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FDA’s International Harmonization Plan Points To Ongoing Priorities

Executive Summary

A new draft global harmonization plan from the device center at the US Food and Drug Administration may not contain any surprises, but it does highlight increasing agency engagement with international bodies.

The new International Harmonization Draft Strategic Plan from the US Food and Drug Administration shows that the agency may take more action on single-audit programs and increase its interaction with previously neglected regions like Asia and South America, an expert who reviewed the document for Medtech Insight said.

Kim Trautman, who helped set international policy for the Center for Devices and Radiological Health during her 24 years at the FDA, noted that the plan “is really a summary of past work, ongoing work and work for the future that in part has already been a strategic priority for CDRH.”

Last year’s medical device user fee (MDUFA V) agreement required the FDA to issue the report to ensure further funding for international projects.

Trautman is now managing director and vice president at MEDICept Inc.

While the strategies laid out in the plan are not a surprise, Trautman said, they’re important in that they point to ongoing center priorities.

For example, the number of device-related international standards continues to increase, with new documents including product-specific standards, new technology standards like those concerning AI and cybersecurity, and management system standards for quality systems and risk management systems. Funding for international strategies allows CDRH to increase its participation in these ongoing efforts.

The report lists five specific harmonization strategies that CDRH plans to use. These are:

Strategy 1. Increase engagements in international harmonization, convergence, and reliance efforts.

According to Trautman, this will allow CDRH to devote more resources to the single review process, which will build on the model of the Medical Device Single Audit Program. Single audit or single review programs allow companies to be certified as compliant with regulations in multiple jurisdictions after only one inspection. (Also see "MDSAP And USMCA: 3 Ways Mexico Can Come Up-To-Speed With The Single-Audit Program Targeted By New Free-Trade Accord" - Medtech Insight, 28 Jan, 2020.)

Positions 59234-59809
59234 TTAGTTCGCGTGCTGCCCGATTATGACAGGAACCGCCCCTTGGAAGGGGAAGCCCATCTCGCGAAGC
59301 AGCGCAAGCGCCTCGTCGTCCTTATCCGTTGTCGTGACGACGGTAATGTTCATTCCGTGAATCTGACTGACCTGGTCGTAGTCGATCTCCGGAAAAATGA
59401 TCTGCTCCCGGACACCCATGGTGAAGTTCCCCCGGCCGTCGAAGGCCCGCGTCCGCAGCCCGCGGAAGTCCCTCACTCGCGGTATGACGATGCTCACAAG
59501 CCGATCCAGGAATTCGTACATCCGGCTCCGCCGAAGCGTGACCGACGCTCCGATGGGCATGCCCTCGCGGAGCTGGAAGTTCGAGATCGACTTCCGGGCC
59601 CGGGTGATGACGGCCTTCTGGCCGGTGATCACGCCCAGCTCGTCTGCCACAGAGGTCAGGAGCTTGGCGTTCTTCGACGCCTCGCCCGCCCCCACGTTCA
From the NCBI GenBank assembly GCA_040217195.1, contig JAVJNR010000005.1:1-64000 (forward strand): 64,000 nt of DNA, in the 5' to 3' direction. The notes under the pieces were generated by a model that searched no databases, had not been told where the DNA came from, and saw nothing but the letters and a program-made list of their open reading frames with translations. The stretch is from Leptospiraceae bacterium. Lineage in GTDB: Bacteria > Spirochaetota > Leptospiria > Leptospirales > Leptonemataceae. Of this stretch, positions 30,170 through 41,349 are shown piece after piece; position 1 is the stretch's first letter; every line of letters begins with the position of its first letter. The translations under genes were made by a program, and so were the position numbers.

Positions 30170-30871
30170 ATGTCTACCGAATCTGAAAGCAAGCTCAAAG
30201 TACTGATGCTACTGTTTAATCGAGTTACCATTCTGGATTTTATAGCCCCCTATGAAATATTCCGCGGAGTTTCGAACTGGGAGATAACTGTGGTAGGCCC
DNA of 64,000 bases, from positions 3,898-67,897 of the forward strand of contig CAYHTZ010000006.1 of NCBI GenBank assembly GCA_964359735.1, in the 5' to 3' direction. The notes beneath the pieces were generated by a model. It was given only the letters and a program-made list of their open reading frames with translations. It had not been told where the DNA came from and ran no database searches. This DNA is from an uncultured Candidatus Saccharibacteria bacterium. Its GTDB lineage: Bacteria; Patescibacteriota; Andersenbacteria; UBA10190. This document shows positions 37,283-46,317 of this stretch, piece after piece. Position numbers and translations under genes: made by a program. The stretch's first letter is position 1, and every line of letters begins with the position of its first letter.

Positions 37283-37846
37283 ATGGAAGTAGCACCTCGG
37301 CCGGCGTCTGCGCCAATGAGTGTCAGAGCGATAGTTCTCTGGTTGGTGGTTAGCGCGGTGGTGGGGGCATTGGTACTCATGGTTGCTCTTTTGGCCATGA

Additionally, the center could engage more fully with regulatory groups like the Asia-Pacific Economic Cooperation (APEC) and Global Harmonization Working Party (GHWP) under the plan, which will also “open the door” to participation in the Pan American Health Organization (PAHO).

Twenty-one Asian and Pacific Rim countries belong to APEC, while GHWP has 32 members across the Americas, Asia, Africa and the Middle East. Dozens of countries in the Caribbean and Central and South America belong to PAHO. In the past, CDRH participation in these efforts has been limited due to funds, travel costs, and little CDRH staff assistance in some areas.

Strategy 2. Create mechanism for CDRH to share best practices with trusted partners.

This will help ensure intellectual property and other confidentiality considerations are respected across countries, allowing the single review process to move ahead, Trautman told Medtech Insight.

“This exchange mechanism may also allow CDRH to work internationally on topics that cut across US government agencies, as well as different foreign government agencies,” she added. “For example, the topic of cybersecurity or AI is replete with multiple global government agencies ‘playing’ in the space of how to potentially regulate these new technologies.”

Strategy 3. Assess the extent of CDRH implementation of IMDRF technical documents. 

When the Global Harmonization Task Force was still active, CDRH was expected to track the implementation of global consortium documents. The International Medical Device Regulators Forum replaced GHTF in 2013 – in part, Trautman said, because the documents were not being used.

“If increased money and resources are being allocated to CDRH, there rightfully is the expectation that CDRH’s work in IMDRF will lead to adoption and implementation,” Trautman said.

The strategy will also allow CDRH to move forward with priorities that fit the goal of “global harmonization, convergence and reliance.” This is valuable because CDRH goals don’t always perfectly align with those of other FDA centers or US government bodies like the Department of Health and Human Services.

“If IMDRF global regulators produce documents that align more closely with CDRH’s thinking, then there would be justification to adopt on the basis of this International Plan in order to adopt IMDRF documents,” Trautman explained.

Strategy 4. Support creation of a forum to engage with stakeholders to identify opportunities for regulators to leverage one another’s approach to decision making.

This, Trautman said, further promotes CDRH strategic priorities such as patient engagement and the use of global real-world evidence.

Strategy 5. Participate in outreach activities to encourage harmonization, convergence, and reliance.

Like Strategy 4, this backs up existing CDRH priorities. Additionally, it will make it easier for CDRH to get credit for work that may be overlooked by Congress and outside auditors, Trautman said.

Finally, an appendix to the plan shows what elements the FDA believes may be included in annual assessments – in other words, Trautman said, “the areas CDRH wants to utilize these MDUFMA V expanded moneys for.” The table is reproduced below.


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